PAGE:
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Weekly Drug News Round-Up: April 26, 2017

Renflexis: Second Remicade Biosimilar Gains FDA Approval

Merck will market Renflexis in the US

The US Food and Drug Administration (FDA) has approved Renflexis (infliximab-abda), a tumor necrosis factor (TNF) blocker from Samsung Bioepis that is biosimilar to Remicade (infliximab). Renflexis, given as an intravenous infusion, is indicated for the treatment of Crohn’s disease, ulcerative colitis, rheumatoid arthritis, ankylosing spondylitis, psoriatic arthritis and plaque psoriasis. The biosimilar must be shown to have no clinically meaningful differences in terms of safety and effectiveness from the reference product Remicade. Only minor differences in clinically inactive components are allowable in biosimilar products. The first biosimilar to Remicade, Pfizer’s Inflectra (infliximab-dyyb) was approved by the FDA in April, 2016.

FDA: Codeine and Tramadol Updates in Children, Breastfeeding

Single-ingredient codeine and all tramadol-containing products are FDA-approved only for adult use Read More...

The FDA is adding additional label Warnings and Contraindications to the use of codeine and tramadol in children and in breastfeeding. This goes beyond the 2013 FDA contraindication of codeine use under 18 years to treat pain after surgery to remove the tonsils and/or adenoids. FDA is now requiring these label updates:

  • Codeine and tramadol are contraindicated in children under 12 years.
  • Tramadol is contraindicated in children under 18 for pain after surgery to remove the tonsils and/or adenoids (in addition to the previous contraindication for codeine).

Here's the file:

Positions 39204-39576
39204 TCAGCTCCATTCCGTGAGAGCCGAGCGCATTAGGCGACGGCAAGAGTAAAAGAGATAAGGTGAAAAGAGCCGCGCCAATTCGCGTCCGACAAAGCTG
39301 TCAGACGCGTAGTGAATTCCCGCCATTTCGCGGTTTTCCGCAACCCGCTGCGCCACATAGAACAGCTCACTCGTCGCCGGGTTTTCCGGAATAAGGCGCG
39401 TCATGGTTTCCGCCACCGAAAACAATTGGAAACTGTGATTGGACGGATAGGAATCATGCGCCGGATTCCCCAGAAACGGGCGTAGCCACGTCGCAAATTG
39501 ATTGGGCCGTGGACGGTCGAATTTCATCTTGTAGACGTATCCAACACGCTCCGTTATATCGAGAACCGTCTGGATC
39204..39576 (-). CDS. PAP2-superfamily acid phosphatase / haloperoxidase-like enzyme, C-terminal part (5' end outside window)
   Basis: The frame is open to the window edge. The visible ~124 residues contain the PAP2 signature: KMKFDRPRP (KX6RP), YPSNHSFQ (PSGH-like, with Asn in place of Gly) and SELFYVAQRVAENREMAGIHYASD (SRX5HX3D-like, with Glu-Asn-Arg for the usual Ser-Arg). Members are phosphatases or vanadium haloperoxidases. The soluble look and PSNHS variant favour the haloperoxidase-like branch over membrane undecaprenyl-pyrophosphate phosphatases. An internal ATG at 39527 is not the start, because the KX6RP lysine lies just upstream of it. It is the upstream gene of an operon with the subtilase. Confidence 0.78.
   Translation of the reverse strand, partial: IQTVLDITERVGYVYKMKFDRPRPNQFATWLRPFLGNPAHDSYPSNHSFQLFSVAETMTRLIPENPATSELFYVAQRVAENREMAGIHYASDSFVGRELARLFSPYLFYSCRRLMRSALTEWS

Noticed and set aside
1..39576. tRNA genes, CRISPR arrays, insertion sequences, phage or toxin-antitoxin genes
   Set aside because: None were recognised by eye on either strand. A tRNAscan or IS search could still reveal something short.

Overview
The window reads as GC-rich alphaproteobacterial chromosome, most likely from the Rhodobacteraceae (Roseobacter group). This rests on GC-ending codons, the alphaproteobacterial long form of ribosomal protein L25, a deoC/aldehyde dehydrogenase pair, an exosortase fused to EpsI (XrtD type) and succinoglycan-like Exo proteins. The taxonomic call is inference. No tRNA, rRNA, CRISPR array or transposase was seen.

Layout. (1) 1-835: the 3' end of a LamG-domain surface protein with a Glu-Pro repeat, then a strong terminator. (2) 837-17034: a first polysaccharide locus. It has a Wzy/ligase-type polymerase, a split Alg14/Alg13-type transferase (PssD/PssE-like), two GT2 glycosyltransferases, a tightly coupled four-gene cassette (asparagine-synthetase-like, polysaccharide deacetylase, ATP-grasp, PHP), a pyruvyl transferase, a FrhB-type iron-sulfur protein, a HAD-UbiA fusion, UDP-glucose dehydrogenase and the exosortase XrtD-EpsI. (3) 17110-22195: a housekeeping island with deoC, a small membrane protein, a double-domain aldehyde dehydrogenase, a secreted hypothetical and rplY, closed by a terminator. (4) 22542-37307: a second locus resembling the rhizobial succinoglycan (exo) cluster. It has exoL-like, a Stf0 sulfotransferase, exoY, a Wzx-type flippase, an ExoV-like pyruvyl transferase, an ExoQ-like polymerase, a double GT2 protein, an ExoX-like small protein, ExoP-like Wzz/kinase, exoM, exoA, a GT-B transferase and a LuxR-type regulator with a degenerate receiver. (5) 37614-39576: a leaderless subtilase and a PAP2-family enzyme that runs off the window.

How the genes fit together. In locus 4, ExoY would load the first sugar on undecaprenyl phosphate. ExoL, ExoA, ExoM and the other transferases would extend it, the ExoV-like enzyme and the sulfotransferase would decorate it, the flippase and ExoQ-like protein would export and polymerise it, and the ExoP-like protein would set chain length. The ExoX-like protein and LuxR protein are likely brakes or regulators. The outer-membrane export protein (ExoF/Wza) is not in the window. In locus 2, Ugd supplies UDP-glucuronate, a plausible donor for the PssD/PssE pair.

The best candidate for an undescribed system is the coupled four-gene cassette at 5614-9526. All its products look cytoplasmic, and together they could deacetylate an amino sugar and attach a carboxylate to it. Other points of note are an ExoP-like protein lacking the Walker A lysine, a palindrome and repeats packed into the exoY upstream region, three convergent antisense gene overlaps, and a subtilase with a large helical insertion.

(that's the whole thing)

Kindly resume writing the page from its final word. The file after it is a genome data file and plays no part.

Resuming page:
• Codeine and tramadol warnings against use in adolescents 12 to 18 years who are obese, have obstructive sleep apnea or severe lung disease.
  • Codeine and tramadol use is not recommended in breastfeeding due to the risk of serious adverse in infants.

Beware of Fake Cancer Treatments and False Claims of 'Cures'

Products are usually for sale online, but can be seen in stores, too Read More...

If you see these common phrases on products claiming to treat cancer, steer clear, warns the FDA this week: "treats all forms of cancer," "miraculously kills cancer cells and tumors," "shrinks malignant tumors," "selectively kills cancer cells," "more effective than chemotherapy," "attacks cancer cells, leaving healthy cells intact," and "cures cancer." The FDA has sent warnings to 14 fraudulent companies that are selling more than 65 fake cancer treatments, often on the Internet. These unsafe products may prevent a patient from seeking approved medical care that could be life-saving. Unproven cancer treatments for pets are also common, according to the FDA.

Children Who Receive Donated Organs at Elevated Cancer Risk

Experts agreed that this study shouldn't prevent parents from seeking an organ transplant for their child Read More…

A U.S. National Cancer Institute (NCI) study of almost 18,000 pediatric transplant patients has found that the risk for cancer was 19 times higher than in the general population. In some cases the cancer risk was 200-fold, for example with non-Hodgkin's lymphoma. In fact, 71% of those who developed cancer after a pediatric organ transplant had non-Hodgkin's lymphoma, according to the study published in Pediatrics. However, the numbers and risk are small - only 400 out of 18,000 transplant recipients developed cancer over 4 years of follow-up, on average. Researchers state that two factors were likely to blame: immunosuppressant drugs used after organ transplants and the Epstein-Barr virus.

Rheumatoid Arthritis Outcomes Fare Better With Early Treatment: Study

Early treatment translated into a notably lower mortality risk Read More...

Treatment algorithms today suggest that early treatment in rheumatoid arthritis (RA) can improve outcomes and lower disease progression. Now a study shows that is actually the case over the long-term. A 20-year British study that tracked 600 rheumatoid arthritis (RA) patients found that the earlier RA treatment is started, the better the outcomes. Investigators assessed key symptoms of RA, such as swollen and/or tender joints and indicators of disability. They also looked at death rates. Patients treated within 6 months of their first symptoms did better in the long-run and were less likely to suffer early death.